Friday 20 January 2017

Auber, fading underground wonder

Auber station, just behind the Paris Opera, serves the RER (local railway): you can catch a train from here to Disneyland. However, there's little magic and sparkle on view. 

The gloomy lighting, dated styling, and general air of mild decay belie this station's history. When it opened in 1971, it was one of the largest and most advanced underground stations in the world. If such size seems excessive for a single railway line with a maximum of thirty trains an hour, it's partly because tunnels also link the RER station to another, Haussmann-Saint Lazare, as well as three nearby Metro stations, and the mainline Saint Lazare station. However, the train hall and ticket hall themselves are enormous: the train hall is 225 metres long and 24 metres wide. There are 73 escalators, 15 lifts, and 4 km of tunnels.

Popular Science, August 1972

In 1972, Popular Science was enthusiastic about 'one of three stations operating to date in a visionary new super-subway system.' It enthused about this 'veritable subterranean cathedral' with its cutting-edge technology: 
I bought a ticket at a remarkable vending machine whose mini-computer does most of the thinking for harassed travellers. The RER network is pictorially represented with push-buttons; another 10-button row selects ticket categories - single, return, etc. After you push two buttons, the mini-computer calculates the fare and displays it with electronic digital readouts. You then drop coins in the appropriate slots or insert a 10-franc note in a scanner. The machine prints your ticket on a blank card with magnetic coding carrying up to 60 bits of information.
Popular Science, August 1972: ticket machine, Auber

The interior didn't rely on its scale for effect. It also had some eye-catching features, particularly the 'igloo domes' which housed shops, a bank, and a travel agency. They are long gone, sadly.

Popular Science, August 1972: ticket barriers and igloo domes

The difficulties of building such a large underground space below central Paris can be imagined. After all, sewers, a Metro line, the historical Opera building, and some of Paris' most prestigious department stores are immediately above. To make matters worse, the ground here is particularly wet - and indeed, it's water ingress which accounts for much of the dank, stained appearance of the station today. The station of the future has lost its shine.

I was taking the RER to some rather more beautiful examples of innovative engineering: the former Menier Chocolate Factory at Noisiel, with its extraordinary mill.


Hels said...

Very strange. When this station opened in 1971, it might well have been one of the largest and most advanced underground stations in the world. Yet in all the times I have been in Paris since 1971, I have never been there. My lack of knowledge, sadly :(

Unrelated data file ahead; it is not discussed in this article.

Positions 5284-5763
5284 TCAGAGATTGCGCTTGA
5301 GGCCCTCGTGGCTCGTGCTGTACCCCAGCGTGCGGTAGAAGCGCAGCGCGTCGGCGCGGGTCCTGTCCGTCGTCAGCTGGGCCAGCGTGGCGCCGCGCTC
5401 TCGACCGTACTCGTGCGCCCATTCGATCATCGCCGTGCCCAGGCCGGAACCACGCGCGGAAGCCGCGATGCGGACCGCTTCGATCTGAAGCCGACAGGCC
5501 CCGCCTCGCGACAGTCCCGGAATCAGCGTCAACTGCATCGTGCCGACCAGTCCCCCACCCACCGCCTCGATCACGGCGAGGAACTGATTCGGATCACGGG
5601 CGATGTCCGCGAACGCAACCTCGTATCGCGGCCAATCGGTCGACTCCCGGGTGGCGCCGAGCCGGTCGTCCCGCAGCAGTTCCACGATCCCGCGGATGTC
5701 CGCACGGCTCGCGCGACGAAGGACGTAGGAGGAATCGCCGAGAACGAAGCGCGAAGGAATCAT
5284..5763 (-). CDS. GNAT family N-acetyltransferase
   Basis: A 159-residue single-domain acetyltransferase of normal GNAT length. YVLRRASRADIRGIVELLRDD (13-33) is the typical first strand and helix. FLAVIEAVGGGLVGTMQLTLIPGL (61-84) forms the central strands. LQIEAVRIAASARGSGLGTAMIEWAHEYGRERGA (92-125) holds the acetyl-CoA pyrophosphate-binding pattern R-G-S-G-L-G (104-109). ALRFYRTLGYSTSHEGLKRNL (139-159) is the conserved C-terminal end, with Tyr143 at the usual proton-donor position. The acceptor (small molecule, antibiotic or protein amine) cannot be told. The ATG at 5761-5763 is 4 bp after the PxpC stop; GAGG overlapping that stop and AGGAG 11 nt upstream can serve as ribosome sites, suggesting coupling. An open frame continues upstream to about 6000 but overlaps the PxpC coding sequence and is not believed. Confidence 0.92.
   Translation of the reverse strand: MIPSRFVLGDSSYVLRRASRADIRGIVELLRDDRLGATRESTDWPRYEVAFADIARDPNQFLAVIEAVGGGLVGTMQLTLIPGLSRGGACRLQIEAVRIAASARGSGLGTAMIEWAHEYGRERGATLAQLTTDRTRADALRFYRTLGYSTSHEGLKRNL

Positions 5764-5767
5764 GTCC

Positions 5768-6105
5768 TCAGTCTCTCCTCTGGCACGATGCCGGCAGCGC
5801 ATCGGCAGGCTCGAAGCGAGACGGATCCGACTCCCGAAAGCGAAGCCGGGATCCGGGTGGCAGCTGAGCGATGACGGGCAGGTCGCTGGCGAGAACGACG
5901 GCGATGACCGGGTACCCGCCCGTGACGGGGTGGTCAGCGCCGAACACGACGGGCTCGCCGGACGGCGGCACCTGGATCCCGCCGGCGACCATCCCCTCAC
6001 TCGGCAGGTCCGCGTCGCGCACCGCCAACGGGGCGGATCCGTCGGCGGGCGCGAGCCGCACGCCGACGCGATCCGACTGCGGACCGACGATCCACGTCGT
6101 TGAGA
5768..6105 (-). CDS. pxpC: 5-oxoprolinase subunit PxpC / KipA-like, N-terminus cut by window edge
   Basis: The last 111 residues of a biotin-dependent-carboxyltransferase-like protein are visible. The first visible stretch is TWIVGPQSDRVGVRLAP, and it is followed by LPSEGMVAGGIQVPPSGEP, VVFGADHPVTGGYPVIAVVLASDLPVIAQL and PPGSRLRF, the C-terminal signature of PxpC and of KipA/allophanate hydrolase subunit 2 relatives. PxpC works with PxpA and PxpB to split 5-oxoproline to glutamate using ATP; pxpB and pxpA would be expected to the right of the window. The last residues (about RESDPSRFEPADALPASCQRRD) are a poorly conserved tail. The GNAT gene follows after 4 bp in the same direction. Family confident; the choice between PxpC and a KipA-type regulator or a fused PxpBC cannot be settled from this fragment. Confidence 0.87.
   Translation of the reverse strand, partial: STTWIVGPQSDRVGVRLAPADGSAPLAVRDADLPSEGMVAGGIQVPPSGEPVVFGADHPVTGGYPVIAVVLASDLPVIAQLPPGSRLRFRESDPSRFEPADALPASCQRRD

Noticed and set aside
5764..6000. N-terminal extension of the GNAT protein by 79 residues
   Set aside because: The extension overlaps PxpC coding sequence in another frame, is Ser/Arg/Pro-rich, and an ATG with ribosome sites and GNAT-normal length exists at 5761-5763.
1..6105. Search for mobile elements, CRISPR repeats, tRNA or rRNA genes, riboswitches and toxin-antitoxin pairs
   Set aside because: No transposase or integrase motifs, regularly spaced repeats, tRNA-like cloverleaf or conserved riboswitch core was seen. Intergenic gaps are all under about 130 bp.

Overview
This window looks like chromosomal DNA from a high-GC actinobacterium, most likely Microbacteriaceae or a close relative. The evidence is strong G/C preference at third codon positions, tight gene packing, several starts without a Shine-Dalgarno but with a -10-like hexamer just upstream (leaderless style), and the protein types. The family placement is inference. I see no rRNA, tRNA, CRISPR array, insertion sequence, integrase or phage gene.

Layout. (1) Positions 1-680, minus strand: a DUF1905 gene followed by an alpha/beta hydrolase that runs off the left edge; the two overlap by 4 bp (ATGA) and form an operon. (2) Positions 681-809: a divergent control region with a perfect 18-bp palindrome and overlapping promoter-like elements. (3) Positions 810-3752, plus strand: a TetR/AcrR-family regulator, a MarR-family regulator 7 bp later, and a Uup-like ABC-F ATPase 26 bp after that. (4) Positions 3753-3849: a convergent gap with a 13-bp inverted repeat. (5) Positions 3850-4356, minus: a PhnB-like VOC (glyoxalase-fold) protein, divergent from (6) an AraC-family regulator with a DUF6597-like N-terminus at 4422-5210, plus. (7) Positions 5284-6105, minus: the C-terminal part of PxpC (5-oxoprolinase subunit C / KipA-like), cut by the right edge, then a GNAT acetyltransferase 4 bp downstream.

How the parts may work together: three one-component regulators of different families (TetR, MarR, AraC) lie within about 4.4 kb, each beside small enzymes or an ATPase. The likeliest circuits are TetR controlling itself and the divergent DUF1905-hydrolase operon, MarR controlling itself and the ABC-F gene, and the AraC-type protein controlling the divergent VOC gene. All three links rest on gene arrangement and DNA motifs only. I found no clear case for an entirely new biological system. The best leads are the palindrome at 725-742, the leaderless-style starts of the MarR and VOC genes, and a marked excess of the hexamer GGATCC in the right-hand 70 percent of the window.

But the gloomy lighting and general air of mild decay are the fault of the RER. What has gone wrong, do you think?

CarolineLD said...

I think it's the usual reasons - lack of funding, lack of upkeep - combined with the physical difficulties of the location. Many of the problems are due to water ingress from the waterlogged ground it's built into.

Ralph Hancock said...

This is an off-topic query, but it seems to me that Caroline or readers of this blog might have an answer. It concerns a small village church in the Alpes-Maritimes.

First, in a side chapel in this church there is a stone slab in the floor with a roughly engraved inscription: SEPVLCHRVM COMVNE PARVVLIS -- 'common grave for the poor little ones'. Picture here.

Not sure whether this means 'poor little children' or simply 'poor folk', that is, a common grave for paupers. It seems odd to bury paupers *inside* a church, which would have involved hauling up the flagstone each time. Normally they would have been buried with a minimum of holy words in the corner of the churchyard, but possibly on a steep rocky slope in the Alps there was no such corner. Wondering about the date of 1722 -- was there some catastrophe like an avalanche which required a lot of people to be buried at once?

Another odd thing in the church is a set of six possibly anthropomorphic hooks set into the wall, one in each of the symmetrical side chapels, four nearer the altar. Picture here.

Although they have rough spikes on the top they are too close to the wall to be candle holders, and there is no soot staining above them. They don't look like ordinary coat hooks or pegs for men' hats removed for the service. What could they have been for?

Any suggestions gratefully received.

Ralph Hancock said...

Sorry, I should have given the name of the church. It's Saint-Jacques le majeur in La Bolline, Valdeblore.